My 2003 Buick Century has 65000 mi on it, but is 14.5 y/o, so I’m wondering - to err on side of caution - whether I should change the plugs/wires - to avoid misfires and improve performance?
Let sleeping dogs lie.
If there were a problem the plugs/wires, the Check Engine light would be on with a misfire code.
And if it were a severe miss, it would be flashing.
Yes, most definitely!
Is the rubber insulation cracked? If so, replacement I should a good idea. Replace one at a time so that you put both ends where they belong.
No, they use silicone rubber instead of natural rubber, they will last a long time. When you change plugs, be sure to use some silicone grease on the boots.
Probably but use only OEM or high grade wires. I developed a slight hesitation on load in my Pontiac at about 60,000 that was a bad wire. Then needed them again when they replaced plugs at about 125,000 when they fell apart. I really never noticed any performance improvement though unless you need plugs now too, but changing them avoids diagnosing a problem later (if you get them on correctly that is).
Thank you for swift reply! I haven’t inspected the plugs, so cannot say if any insulation is cracked. I’ll be traveling 2500 miles over the course of a week’s time and wondered if it was preemptively advisable.
I hear you about OEM. So, you had just a single wire changed and they didn’t recommend all wires and plugs? Can I ask how much they charged?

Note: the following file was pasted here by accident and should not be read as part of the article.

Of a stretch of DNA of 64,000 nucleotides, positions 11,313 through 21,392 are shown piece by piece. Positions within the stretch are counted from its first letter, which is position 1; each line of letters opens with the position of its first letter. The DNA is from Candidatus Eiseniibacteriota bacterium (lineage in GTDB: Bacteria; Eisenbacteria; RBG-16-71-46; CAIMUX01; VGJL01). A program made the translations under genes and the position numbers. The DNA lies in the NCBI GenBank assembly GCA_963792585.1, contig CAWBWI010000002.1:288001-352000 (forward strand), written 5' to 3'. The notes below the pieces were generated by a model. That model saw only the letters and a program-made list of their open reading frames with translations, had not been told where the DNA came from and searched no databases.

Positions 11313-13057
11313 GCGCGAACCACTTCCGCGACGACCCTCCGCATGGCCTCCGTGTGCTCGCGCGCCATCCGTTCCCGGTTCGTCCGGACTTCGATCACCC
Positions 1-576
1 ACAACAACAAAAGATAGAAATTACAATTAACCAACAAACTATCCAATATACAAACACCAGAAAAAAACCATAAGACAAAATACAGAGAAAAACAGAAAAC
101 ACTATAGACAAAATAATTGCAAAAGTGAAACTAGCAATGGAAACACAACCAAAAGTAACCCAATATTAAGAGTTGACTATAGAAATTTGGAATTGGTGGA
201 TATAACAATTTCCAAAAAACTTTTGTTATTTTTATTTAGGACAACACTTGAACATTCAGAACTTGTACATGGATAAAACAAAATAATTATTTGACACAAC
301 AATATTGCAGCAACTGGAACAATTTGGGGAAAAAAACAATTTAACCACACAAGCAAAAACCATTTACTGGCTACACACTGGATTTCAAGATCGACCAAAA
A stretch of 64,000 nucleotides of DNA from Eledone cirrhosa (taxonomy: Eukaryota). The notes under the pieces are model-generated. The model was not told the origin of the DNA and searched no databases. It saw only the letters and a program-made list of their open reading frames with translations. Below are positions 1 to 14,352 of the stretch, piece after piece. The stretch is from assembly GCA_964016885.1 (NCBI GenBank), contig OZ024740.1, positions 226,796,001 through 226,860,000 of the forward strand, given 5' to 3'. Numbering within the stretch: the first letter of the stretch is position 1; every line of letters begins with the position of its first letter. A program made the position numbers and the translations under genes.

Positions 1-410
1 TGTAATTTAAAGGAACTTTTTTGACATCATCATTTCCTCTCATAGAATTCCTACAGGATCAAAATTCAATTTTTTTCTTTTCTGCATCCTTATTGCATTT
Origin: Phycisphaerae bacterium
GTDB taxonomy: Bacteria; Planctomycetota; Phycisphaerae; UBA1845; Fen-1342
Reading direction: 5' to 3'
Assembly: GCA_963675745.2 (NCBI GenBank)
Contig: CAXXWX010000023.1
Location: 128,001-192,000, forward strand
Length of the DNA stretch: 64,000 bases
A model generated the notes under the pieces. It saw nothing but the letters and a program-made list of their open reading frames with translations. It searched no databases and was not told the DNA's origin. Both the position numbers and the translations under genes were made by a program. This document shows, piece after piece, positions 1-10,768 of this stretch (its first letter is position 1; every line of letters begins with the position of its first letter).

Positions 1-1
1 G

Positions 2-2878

Makes sense. If it ain’t broke (yet)…
In your experience, you haven’t seen them fail without a code or warning?
I’m leery because I had one go (without any warning or even hesitation) on a Dodge Durango at about 60k. It conked out. Thanks.
If there’s a problem with a plug wire/spark plug, it’ll cause a misfire.
And OBDII, which your vehicle has, detects for misfires and turns on the Check Engine Light.
My 97 Accord has the original secondary ignition components @ almost 200K.
And unless the Check Engine light comes on with a misfire code, I’m going to leave them alone.
Let sleeping dogs lie.
No they didn’t replace just one wire but the whole set. I don’t remember the price but somewhere around $100 plus the diagnostic fee. I had no check engine light just a once in a while bump at highway speeds in high gear and accelerating.
I wouldn’t replace the wires, but I’d have already replaced the plugs were it my car. I’d worry that leaving them in too long they may get stuck from time and exposure to the high temperature and pressures in the cylinder head, and that might cause a big expense b/c the cylinder head threads might get damaged removing them. Probably won’t happen, but why risk it for the relatively minor expense of replacing spark plugs. While I was replacing the plugs I’d visually inspect the spark plug wires looking for signs of cracking etc.
so a bud asked me today, have you changed your serpentine belt? I said no, 03 185k miles, and the shop says it is still ok. He is like they should be replaced every 65k miles. Now at 180k I have had the plugs replaced twice, per 100k recommendation, changed front and rear differential fluids, and transfer case fluid, radiator fluid, Trans flush by me then pan drop and filter, never spark plug wires, got an o2 sensor in the trunk, have not gotten to that yet,
One can do a lot, one can do a little, it varies how it works out at the end of the day